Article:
The most insidious harassment, to me, is the kind where each individual incident, taken by itself, seems benign.  It’s only when you look at the larger picture that something more sinister emerges.  Take stalking, for example.  There is nothing wrong with taking someone’s picture in a public space.  Within certain restrictions, it is both legal and ethical.  A photographer or reporter, for instance, capturing a busy city street does not need to feel guilty for taking pictures of strangers on the street, and most people do not consider it a threatening thing to do. 

However, what about the person who waits at the same spot at the same time every day, in order to snap a picture of the same woman as she goes in to work?  Who follows her – always in public spaces – to see where she goes, who she associates with, and capture all of it on film?  What if he continues to do so even though it obviously makes her feel uncomfortable and unsafe, even though she’s confronted him and asked him several times to stop?  The laws may vary from jurisdiction to jurisdiction, but most reasonable people would consider that person a stalker, and a pretty creepy scary one to boot.  And yet, each individual action was just – snapping a picture.  Something perfectly fine on its own, something that in fact – depending on the audience and how good of an actor he is – might make the woman look like the scary inappropriate one if she confronts him angrily in public about this.  All he has to do is act innocent and aggrieved: “I was just taking a picture of people in the park, and suddenly she just started screaming at me!  I think she probably has some psychological issues.  Maybe she should seek help.”  How on earth do you fight against that?

As you may have guessed, this isn’t an empty exercise.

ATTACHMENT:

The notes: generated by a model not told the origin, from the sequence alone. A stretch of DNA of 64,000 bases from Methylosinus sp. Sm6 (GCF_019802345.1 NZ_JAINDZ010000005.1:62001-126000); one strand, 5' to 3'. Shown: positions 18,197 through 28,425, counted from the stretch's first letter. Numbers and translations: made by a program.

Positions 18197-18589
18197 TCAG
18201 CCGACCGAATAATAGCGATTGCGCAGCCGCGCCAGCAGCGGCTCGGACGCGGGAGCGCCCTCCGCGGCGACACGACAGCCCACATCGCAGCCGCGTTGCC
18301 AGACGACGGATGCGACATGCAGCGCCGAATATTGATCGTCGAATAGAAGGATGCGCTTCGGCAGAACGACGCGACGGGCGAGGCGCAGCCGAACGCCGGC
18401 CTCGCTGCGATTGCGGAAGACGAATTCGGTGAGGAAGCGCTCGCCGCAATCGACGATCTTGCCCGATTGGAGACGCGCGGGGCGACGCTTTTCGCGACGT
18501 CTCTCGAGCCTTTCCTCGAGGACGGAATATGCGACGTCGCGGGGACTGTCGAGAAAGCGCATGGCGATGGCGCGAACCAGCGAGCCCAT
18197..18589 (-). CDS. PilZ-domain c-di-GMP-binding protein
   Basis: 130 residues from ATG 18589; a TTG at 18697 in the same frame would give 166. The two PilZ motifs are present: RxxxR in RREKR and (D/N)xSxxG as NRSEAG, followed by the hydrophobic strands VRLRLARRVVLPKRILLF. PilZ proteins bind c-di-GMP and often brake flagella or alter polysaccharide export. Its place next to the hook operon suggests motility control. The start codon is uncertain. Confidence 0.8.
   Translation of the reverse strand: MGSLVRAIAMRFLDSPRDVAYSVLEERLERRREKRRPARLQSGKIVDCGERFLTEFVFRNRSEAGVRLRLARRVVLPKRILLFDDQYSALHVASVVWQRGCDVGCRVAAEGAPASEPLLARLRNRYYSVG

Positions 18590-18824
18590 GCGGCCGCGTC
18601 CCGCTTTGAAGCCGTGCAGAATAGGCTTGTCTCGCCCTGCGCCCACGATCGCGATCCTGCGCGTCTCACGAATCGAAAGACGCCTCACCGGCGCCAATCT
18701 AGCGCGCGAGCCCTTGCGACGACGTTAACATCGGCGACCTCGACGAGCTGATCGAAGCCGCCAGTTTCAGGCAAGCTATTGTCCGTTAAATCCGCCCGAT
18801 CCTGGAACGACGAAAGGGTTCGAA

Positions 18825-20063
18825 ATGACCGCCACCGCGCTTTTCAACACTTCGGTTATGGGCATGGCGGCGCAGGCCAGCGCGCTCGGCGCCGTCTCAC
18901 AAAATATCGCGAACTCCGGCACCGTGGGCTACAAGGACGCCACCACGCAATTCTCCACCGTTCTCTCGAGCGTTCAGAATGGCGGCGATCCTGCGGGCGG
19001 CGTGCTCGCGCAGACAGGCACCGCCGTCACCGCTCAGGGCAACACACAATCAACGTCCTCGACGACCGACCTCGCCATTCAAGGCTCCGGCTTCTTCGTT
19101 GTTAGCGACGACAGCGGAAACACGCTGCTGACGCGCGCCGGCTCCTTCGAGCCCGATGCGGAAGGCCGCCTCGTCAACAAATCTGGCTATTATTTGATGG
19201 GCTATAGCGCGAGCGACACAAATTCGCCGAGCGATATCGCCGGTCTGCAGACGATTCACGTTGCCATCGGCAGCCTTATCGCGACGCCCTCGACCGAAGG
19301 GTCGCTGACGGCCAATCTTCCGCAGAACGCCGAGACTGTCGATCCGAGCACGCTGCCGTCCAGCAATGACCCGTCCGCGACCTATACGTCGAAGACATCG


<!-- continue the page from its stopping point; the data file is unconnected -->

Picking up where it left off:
There is a blog called Drink The Shakesville Kool-Aid – I won’t link to them, because they are trash and I don’t want links to them on my blog.  It’s a site devoted to stalking and harassing certain feminist bloggers – they started with Melissa McEwan, of Shakesville (hence the name), and have since moved on to include my personal friend Ana Mardoll, of Ana Mardoll’s Ramblings.  Along the way a few others have become the targets of their attention.  They claim to be supporting people who have been “harmed” by the way they’ve been treated on these websites (translation: people who violated the comment policy and reacted poorly to being called out for it, because how dare those uppity bitches try to maintain a basic set of rules on their own blogs, amirite?), but in practice they spend a truly astonishing amount of time and energy talking about how awful Melissa and Ana are, combing through their archives for “proof” of it, watching their boards for new posts to mock and complain about and pick apart, speculating about their personal lives (and in some cases not just speculating – they’ve actually dug up information about Melissa’s home and family, and tried to use it to hurt her family offline before), and basically paying a frightening amount of attention to these women.  They’ve publicized personal and business information about them and people who support them, under the premise of “well, if it’s on the internet and we can find it, OBVIOUSLY it’s public not private and therefore it’s ok to distribute it.”  (I think this is the sister premise of “anything not nailed down is mine; anything I can pry loose is not nailed down.”)  They claim we should “just ignore them,” apparently oblivious to the irony in that statement, but when we try to do just that, people from that site come to our blog (I say “we” and “our” because I am a moderator on Ana’s site) and post drive-by trollishness that – when we try to figure out who these trolls are and where they come from – pretty much guarantees that we will see the intense scrutiny they have the site under, and the constant barrage of mockery and hatred they throw at Ana and Melissa.